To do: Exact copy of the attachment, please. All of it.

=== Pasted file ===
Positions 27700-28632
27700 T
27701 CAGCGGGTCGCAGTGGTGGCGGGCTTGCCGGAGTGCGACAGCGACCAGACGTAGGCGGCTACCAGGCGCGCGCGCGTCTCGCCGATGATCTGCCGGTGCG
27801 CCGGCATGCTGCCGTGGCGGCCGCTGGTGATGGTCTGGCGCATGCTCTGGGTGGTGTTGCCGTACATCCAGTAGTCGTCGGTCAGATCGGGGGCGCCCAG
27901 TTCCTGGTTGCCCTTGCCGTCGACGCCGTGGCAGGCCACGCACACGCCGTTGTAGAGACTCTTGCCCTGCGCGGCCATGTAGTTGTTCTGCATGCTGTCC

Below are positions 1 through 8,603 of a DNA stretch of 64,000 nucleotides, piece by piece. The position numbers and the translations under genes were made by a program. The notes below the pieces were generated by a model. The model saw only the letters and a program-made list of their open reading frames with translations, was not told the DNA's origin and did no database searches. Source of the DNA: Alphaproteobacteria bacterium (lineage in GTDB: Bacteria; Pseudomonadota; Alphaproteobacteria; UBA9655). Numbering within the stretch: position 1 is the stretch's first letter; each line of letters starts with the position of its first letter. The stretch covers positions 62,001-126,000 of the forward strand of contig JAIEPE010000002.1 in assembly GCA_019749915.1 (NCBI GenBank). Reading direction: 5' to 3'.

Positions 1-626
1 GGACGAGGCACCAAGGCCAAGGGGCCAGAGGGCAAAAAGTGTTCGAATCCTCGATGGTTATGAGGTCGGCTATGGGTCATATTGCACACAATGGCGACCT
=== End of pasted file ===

Positions 27700-28632
27700 T
27701 CAGCGGGTCGCAGTGGTGGCGGGCTTGCCGGAGTGCGACAGCGACCAGACGTAGGCGGCTACCAGGCGCGCGCGCGTCTCGCCGATGATCTGCCGGTGCG
27801 CCGGCATGCTGCCGTGGCGGCCGCTGGTGATGGTCTGGCGCATGCTCTGGGTGGTGTTGCCGTACATCCAGTAGTCGTCGGTCAGATCGGGGGCGCCCAG
27901 TTCCTGGTTGCCCTTGCCGTCGACGCCGTGGCAGGCCACGCACACGCCGTTGTAGAGACTCTTGCCCTGCGCGGCCATGTAGTTGTTCTGCATGCTGTCC

Below are positions 1 through 8,603 of a DNA stretch of 64,000 nucleotides, piece by piece. The position numbers and the translations under genes were made by a program. The notes below the pieces were generated by a model. The model saw only the letters and a program-made list of their open reading frames with translations, was not told the DNA's origin and did no database searches. Source of the DNA: Alphaproteobacteria bacterium (lineage in GTDB: Bacteria; Pseudomonadota; Alphaproteobacteria; UBA9655). Numbering within the stretch: position 1 is the stretch's first letter; each line of letters starts with the position of its first letter. The stretch covers positions 62,001-126,000 of the forward strand of contig JAIEPE010000002.1 in assembly GCA_019749915.1 (NCBI GenBank). Reading direction: 5' to 3'.

Positions 1-626
1 GGACGAGGCACCAAGGCCAAGGGGCCAGAGGGCAAAAAGTGTTCGAATCCTCGATGGTTATGAGGTCGGCTATGGGTCATATTGCACACAATGGCGACCT